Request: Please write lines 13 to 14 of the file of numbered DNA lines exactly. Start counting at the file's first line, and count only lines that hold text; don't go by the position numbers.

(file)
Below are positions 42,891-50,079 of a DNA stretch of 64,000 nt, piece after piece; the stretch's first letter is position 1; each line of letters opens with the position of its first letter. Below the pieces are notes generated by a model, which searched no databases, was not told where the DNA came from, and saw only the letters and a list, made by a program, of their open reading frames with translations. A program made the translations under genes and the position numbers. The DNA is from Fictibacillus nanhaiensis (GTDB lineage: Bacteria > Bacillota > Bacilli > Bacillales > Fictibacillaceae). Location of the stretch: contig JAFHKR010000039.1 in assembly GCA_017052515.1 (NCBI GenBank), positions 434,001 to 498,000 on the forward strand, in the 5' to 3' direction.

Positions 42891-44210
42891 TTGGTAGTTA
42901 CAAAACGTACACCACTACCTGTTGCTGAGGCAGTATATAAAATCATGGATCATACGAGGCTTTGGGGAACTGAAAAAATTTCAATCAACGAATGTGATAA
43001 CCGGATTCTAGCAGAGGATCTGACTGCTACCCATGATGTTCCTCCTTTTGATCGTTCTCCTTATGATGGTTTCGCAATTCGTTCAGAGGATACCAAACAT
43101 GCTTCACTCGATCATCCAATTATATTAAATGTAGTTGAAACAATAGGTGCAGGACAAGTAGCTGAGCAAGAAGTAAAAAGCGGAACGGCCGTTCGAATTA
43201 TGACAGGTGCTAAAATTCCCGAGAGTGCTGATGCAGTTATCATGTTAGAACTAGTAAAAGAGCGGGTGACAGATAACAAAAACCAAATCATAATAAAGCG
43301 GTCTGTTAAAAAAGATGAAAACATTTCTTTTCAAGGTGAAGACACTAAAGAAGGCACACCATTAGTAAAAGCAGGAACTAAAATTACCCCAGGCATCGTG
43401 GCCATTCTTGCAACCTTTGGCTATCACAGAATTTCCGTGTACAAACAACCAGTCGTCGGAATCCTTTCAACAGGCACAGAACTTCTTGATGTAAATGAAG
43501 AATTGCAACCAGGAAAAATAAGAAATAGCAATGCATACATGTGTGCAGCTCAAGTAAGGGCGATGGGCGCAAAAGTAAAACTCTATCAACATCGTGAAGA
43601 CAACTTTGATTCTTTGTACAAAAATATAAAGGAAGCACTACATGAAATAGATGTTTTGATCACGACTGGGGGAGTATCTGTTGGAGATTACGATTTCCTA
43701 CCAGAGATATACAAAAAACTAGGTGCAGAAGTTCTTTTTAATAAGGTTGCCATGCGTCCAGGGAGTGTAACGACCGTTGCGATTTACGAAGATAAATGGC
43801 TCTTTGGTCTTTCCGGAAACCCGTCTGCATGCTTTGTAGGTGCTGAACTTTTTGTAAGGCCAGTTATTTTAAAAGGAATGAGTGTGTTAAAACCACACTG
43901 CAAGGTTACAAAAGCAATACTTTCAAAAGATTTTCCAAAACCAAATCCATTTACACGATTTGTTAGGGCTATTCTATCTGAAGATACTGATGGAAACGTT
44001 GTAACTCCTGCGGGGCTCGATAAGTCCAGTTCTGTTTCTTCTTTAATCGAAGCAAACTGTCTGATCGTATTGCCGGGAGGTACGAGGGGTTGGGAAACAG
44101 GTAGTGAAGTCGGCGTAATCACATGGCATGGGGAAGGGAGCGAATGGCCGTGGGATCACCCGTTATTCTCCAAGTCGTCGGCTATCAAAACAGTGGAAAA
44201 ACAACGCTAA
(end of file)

43801 TCTTTGGTCTTTCCGGAAACCCGTCTGCATGCTTTGTAGGTGCTGAACTTTTTGTAAGGCCAGTTATTTTAAAAGGAATGAGTGTGTTAAAACCACACTG
43901 CAAGGTTACAAAAGCAATACTTTCAAAAGATTTTCCAAAACCAAATCCATTTACACGATTTGTTAGGGCTATTCTATCTGAAGATACTGATGGAAACGTT